Counting past the sexes involves more specifically crossing over all the characteristics of femaleness and maleness, such as the distinctions between the vagina and the penis, the ovary and the testis. It turns out of the calculation that the biological differences supposed to be exclusive to either sex are in fact biologically not exclusive at all. Intersexual bodies in which both male and female characteristics coexist testify to the biological existence of a sexual continuum where male and female are relegated to the two far ends of the spectrum (see also Fausto-Sterling 2000, 31). Which does not mean that intersexes form a homogeneous group. Quite to the contrary, three subgroups might as well be distinguished within this intermediary sex category:
The so-called true hermaphrodites, whom I call herms, who possess one testis and one ovary-…; the male pseudohermaphrodites (the "merms"), who have testes and some aspects of the female genitalia but no ovaries; and the female pseudohermaphrodites (the "ferms"), who have ovaries and some aspects of the male genitalia but lack testes. Each of those categories is in itself complex; the percentage of male and female characteristics, for instance, can vary enormously among members of the same group" (Fausto-Sterling 1993, 21, emphases added)
The embodiment of both sexes definitely troubles the clear-cut lines between two and only two sexes. The binary matrix of the either/or is undermined right on the demarcation line, in the in-between - the neither (male) nor (female), or even the "neither/both" (see Epstein 1990). Note that the last sentence in the quote above further suggests that biological sex is itself a heterogeneous and unstable category. Not only can the various biological characteristics for maleness and femaleness be co-expressed in a single individual, they are also susceptible of infinite quantitative variations from male to female, all intermediaries being possible. Moreover, this biological continuum lies not just between the three groups of intersexes, but also among "herms," "merms," and "ferms."
We can see that counting past two, past the sexes, chiefly functions as a multiplier through which manifold sexes are brought into existence, while performing one and infinity at the same time. Indeed, multiplying the sexes involves erasing demarcation lines, reunifying the divided parts by re-inscribing the two within the oneness of a biological continuum. But this oneness does not emerge in one piece as a result. Rather, it comes up as a heterogeneous and yet seamless fabric through endless variations. The line of the core argument developed in this manner by feminist critics of sex-difference research in general can here be summarized as follows:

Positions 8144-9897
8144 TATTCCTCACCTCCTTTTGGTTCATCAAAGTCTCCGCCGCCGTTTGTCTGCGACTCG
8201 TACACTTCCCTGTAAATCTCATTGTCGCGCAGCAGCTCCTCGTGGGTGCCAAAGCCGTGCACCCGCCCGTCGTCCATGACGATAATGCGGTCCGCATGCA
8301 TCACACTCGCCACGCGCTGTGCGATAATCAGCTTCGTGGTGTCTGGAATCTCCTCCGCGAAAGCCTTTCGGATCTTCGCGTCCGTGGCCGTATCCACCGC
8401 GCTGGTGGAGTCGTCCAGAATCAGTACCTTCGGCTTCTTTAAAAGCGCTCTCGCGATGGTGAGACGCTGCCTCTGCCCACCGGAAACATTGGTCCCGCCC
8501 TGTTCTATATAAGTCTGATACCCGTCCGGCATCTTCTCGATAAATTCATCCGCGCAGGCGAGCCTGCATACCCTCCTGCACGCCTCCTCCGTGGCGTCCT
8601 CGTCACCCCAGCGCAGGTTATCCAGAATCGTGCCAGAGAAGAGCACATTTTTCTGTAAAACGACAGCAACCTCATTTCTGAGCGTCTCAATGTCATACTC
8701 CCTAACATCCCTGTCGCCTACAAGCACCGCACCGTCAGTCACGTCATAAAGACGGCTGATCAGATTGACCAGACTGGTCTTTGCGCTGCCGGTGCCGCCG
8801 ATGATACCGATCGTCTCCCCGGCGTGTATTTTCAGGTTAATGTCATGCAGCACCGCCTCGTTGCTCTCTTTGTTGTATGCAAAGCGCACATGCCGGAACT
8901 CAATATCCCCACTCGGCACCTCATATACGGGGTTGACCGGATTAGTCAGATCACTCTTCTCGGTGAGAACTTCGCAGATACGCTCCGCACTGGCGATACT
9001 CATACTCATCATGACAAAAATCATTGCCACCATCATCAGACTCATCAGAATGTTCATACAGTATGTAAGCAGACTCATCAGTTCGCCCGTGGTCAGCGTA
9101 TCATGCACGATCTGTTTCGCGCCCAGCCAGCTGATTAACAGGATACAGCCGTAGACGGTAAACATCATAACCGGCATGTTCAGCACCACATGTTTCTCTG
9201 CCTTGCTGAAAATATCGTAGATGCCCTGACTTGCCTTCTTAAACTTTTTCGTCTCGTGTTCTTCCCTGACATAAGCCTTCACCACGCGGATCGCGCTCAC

biological differences between the sexes;
Notice the term "gender" in the conclusion (4). No doubt introducing an unexamined term in the concluding part of an argument is a logical flaw. As some of you may have noticed, I have in fact never used "gender," while analyzing the process through which feminist critics count past the sexes on the basis of Fausto-Sterling's 1993 article. That one could do this calculation without making recourse to the feminist master concept of gender is intriguing, if not a remarkable feat. But the possibility of omitting the notion of gender from explicit discourse is quite misleading, since, as we shall see now, the sex figured through counting past two has been in fact gender all over again. Consider the way in which Ruth Bleier (1984), another biologist and a pioneer in feminist critiques of science, subsumes in a typical gesture the issue of sex under the category of gender:
I have used the term sex differences [emphasis in original] since that is the name by which this area of biological and social science research is known. In actuality, what is at issue are gender differences [emphasis added];¼gender is, in fact, a social construction or accomplishment, and gender attributions differ across cultures. Science, however, in the form of gender-difference and gender-role (sex-difference and sex-role) research [emphasis added], views these gender attributions as natural categories [emphasis in original] for which biological explanations are appropriate and even necessary (80, note 1)
The quote makes clear that the term "sex" is a misnomer, a biological alias for gender, whereby gender constructs pass for biological facts (see also Bleier 1986, 147; Fausto-Sterling 1992, 249). If gender works in the disguise of sex in scientific research, feminist critics have then retraced their steps by systematically reconstructing gender from sex, the social from the biological. Of course, this reconstruction is possible only, and only if, the sex under scrutiny is not sex, but always already gender - gender mistaken for sex. It is how they have highlighted that presumed biological divides, like active/passive, embedded in the deep layers of sex are actually cultural lines drawn along the axis of gender, that is, power lines. In order to underscore that sexual dimorphism bears the mark of gender dichotomies, they have opposed the boundless biology of sex to the exclusionary matrix of gender, thereby turning all the social characteristics of gender against themselves, notably variability in time and space. As things turn out, it is the biology of sex that appears to be infinitely malleable, indeed far more plastic than the politics of gender, hence the conclusion formerly stated in proposition (4) above.